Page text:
Q&As

To what extent will English law recognise and enforce in England a trust holding only foreign property, if both the trustee and beneficiary are resident in England?

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Published on LexisPSL on 13/07/2018

The following Wills & Probate Q&A provides comprehensive and up to date legal information covering:

  • To what extent will English law recognise and enforce in England a trust holding only foreign property, if both the trustee and beneficiary are resident in England?
  • Recognition of a trust of foreign-situs property
  • Enforcement of a trust of foreign-situs property
  • European rules on civil and commercial matters
  • Common law rules

To what extent will English law recognise and enforce in England a trust holding only foreign property, if both the trustee and beneficiary are resident in England?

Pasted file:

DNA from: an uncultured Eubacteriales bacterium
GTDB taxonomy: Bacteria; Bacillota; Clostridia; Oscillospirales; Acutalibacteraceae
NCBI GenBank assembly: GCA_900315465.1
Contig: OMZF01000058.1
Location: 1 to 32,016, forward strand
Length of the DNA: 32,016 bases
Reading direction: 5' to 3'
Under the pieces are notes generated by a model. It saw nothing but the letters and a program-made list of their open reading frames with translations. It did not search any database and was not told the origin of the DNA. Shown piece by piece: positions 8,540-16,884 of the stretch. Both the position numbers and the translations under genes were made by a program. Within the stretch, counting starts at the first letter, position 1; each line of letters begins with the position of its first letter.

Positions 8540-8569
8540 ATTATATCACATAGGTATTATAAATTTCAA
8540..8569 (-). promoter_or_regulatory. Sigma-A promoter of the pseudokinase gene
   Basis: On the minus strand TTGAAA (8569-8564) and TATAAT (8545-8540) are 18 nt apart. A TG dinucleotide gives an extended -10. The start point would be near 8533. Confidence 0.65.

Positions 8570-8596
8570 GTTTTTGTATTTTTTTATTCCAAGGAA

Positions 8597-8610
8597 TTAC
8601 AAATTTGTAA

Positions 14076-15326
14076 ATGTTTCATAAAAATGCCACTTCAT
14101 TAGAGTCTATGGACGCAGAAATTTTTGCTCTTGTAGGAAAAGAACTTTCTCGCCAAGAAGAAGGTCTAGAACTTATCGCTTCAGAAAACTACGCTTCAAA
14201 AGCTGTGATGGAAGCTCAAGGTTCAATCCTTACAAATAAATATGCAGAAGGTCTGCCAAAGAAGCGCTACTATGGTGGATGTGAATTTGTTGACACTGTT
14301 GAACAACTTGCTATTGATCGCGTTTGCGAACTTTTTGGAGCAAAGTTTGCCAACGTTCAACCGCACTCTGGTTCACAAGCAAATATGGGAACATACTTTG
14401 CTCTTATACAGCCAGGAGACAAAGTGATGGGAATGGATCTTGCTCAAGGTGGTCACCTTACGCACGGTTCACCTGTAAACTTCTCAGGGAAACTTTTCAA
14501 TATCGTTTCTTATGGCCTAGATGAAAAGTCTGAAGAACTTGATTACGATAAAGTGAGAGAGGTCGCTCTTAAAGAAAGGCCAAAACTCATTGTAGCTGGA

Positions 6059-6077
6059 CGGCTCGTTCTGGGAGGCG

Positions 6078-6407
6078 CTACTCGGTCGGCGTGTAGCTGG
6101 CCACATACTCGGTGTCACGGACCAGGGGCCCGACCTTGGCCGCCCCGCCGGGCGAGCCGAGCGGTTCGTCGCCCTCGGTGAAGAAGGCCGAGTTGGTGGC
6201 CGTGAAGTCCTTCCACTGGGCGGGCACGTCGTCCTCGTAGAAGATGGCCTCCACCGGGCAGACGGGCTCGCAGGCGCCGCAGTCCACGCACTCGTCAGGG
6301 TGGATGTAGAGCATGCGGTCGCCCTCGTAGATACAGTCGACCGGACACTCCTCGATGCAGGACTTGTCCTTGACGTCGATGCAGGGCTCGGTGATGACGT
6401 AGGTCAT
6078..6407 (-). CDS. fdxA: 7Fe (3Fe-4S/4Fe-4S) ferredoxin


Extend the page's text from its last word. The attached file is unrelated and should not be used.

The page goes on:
The recognition and enforcement of transnational trusts is a very complex topic; the following is only an outline of the main points for consideration.

Recognition of a trust of foreign-situs property

An English court may recognise a trust where the trustee and beneficiary both live in the UK, but the trust property is situated outside the UK. This principle applies to both movable and immovable property, but is more limited in the latter case.

In order for the court to recognise the rights and obligations of the parties under the trust, it must first be satisfied that the trust exists. There are certain preliminary matters that need to be addressed before it can be said that a trust has come into existence: the capacity of the settlor to dispose of his property on trust, the vesting of the property in the trustee on trust and the validity of the formal instrument creating the trust.

The capacity of the settlor to create a trust will usually be determined by the personal law of the settlor. In many cases, the personal law is likely to be the law of the jurisdiction where the settlor is domiciled or habitually resident.

As far as the vesting of

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